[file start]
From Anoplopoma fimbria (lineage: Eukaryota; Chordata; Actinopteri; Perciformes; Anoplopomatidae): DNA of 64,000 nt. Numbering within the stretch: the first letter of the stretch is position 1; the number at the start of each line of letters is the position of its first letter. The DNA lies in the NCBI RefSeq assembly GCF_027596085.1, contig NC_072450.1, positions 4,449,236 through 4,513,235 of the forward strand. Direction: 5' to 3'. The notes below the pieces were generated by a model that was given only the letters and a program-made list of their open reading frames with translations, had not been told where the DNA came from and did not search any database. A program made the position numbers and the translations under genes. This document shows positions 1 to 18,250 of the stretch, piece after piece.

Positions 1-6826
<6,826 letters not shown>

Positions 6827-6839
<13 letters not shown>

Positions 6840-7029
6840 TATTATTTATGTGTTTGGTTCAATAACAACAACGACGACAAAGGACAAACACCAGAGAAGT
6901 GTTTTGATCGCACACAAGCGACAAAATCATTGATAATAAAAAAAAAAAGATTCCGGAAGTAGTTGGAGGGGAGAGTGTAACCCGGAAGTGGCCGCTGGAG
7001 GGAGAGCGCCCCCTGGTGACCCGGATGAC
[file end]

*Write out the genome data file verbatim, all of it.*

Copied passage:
From Anoplopoma fimbria (lineage: Eukaryota; Chordata; Actinopteri; Perciformes; Anoplopomatidae): DNA of 64,000 nt. Numbering within the stretch: the first letter of the stretch is position 1; the number at the start of each line of letters is the position of its first letter. The DNA lies in the NCBI RefSeq assembly GCF_027596085.1, contig NC_072450.1, positions 4,449,236 through 4,513,235 of the forward strand. Direction: 5' to 3'. The notes below the pieces were generated by a model that was given only the letters and a program-made list of their open reading frames with translations, had not been told where the DNA came from and did not search any database. A program made the position numbers and the translations under genes. This document shows positions 1 to 18,250 of the stretch, piece after piece.

Positions 1-6826
<6,826 letters not shown>

Positions 6827-6839
<13 letters not shown>

Positions 6840-7029
6840 TATTATTTATGTGTTTGGTTCAATAACAACAACGACGACAAAGGACAAACACCAGAGAAGT
6901 GTTTTGATCGCACACAAGCGACAAAATCATTGATAATAAAAAAAAAAAGATTCCGGAAGTAGTTGGAGGGGAGAGTGTAACCCGGAAGTGGCCGCTGGAG
7001 GGAGAGCGCCCCCTGGTGACCCGGATGAC